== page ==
The harvest of Monterosa specialty tomatoes, the summer tomato available in winter, started two weeks ago in Almeria, although volumes are still limited.
"We have faced many difficulties due to the high temperatures recorded since we planted the tomatoes in July, with an excessive drop of flowers. Because of this, and given that the calibres are currently small, yields will not be as high as expected. It is difficult to have availability of a variety all year round," explains Francesc Llonch, manager of Kopalmería, of Gavà Grup.
According to Francesc, "given that it is a semi-traditional product, sales are considerably affected. There is a lot of local production in Europe, so it has not been a very good month. However, September has so far been very good, as prices are going up in the Netherlands and Belgium, where the local campaigns are coming to an end, and Morocco and Spain have not yet started, leaving a production gap that speeds up sales. However, this won't last longer than perhaps two more weeks, since in early October there will be product available in Spain and Morocco."
In order to stagger its campaign and prevent oversupply, the Monterosa is following a new strategy as of this year. "Last year, we planted between 15 August and 15 September, while this year we started planting in early, mid and late July, and so on in August, September and October in order to avoid production peaks and obtain a better quality. "Last year, we had huge production peaks between January and February that made our sales very difficult and we don't want this to happen again," points out Francesc Llonch.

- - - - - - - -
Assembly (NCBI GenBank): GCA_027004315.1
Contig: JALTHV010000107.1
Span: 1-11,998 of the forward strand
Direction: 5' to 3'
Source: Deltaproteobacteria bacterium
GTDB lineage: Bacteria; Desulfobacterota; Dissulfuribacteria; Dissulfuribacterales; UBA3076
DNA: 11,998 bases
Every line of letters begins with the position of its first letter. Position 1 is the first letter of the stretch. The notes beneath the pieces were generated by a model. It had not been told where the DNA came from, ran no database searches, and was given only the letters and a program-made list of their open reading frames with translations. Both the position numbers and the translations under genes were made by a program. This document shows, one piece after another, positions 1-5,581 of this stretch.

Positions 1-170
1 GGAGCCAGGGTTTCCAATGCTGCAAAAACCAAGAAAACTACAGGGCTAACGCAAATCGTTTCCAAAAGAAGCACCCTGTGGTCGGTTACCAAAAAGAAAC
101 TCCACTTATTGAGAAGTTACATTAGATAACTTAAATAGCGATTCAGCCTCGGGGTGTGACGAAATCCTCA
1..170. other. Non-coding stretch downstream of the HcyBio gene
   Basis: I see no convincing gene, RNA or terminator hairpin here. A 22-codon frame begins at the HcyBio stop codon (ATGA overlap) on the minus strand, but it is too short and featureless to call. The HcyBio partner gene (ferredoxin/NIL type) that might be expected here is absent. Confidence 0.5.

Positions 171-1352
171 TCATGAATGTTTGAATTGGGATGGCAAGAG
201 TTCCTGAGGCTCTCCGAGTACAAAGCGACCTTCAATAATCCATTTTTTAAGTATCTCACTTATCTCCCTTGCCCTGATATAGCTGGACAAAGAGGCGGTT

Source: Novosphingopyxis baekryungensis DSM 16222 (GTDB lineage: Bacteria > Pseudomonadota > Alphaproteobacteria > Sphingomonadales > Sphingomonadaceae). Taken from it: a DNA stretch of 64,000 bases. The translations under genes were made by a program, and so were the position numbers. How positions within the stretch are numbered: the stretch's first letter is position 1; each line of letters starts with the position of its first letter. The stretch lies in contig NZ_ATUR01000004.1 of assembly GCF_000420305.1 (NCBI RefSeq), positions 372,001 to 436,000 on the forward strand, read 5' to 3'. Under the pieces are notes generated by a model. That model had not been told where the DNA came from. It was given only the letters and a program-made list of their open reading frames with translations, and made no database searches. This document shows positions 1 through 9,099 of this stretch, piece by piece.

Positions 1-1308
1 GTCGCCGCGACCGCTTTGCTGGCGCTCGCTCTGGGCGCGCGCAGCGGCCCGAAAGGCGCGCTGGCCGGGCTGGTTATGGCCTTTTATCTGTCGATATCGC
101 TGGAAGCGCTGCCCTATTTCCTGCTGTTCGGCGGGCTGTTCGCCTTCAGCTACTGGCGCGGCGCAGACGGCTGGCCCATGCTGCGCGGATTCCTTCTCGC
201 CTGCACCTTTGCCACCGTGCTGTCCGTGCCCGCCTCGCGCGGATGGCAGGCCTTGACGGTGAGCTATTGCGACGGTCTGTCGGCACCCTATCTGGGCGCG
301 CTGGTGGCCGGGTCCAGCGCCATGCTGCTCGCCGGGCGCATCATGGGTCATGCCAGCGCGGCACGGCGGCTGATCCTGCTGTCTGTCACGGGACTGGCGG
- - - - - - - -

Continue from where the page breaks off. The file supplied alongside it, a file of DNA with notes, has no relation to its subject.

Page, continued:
In the previous campaign, they had 100 hectares of crops, and this year the acreage will drop to 85 hectares, although the production volume will be similar to last year's, about 11 million kilos, since, unlike last year, for now there have not been any floods or substantial losses caused by bortritis.
This tomato specialty, a cross between an indigenous Catalan variety and the Italian Costoluto Genovese, which represents the Mediterranean flavour of the tomatoes that are traditionally harvested in the warm summer months, has already been marketed for four seasons, in which they have entered with force in markets such as the Spanish, Italian, Swiss, French, Polish, Baltic and Balkan. "Although we are achieving this gradually, gaining access to traditional markets like France and Germany is more complicated, since they are not very open to new concepts. Growth in Spain and Poland has been overwhelming, with presence in most supermarket chains," he states.
According to Francesc, the Spanish market will be key in the coming years, as "tomato exports are gradually reduced, because more countries have their own production for a longer time. This factor is rapidly having an impact on the structure of the agricultural sector.
For more information:
Francesc LlonchGavà Grup
C/ Longitudinal 9, nº 91.
T: +34 935561250
M: +34 609744420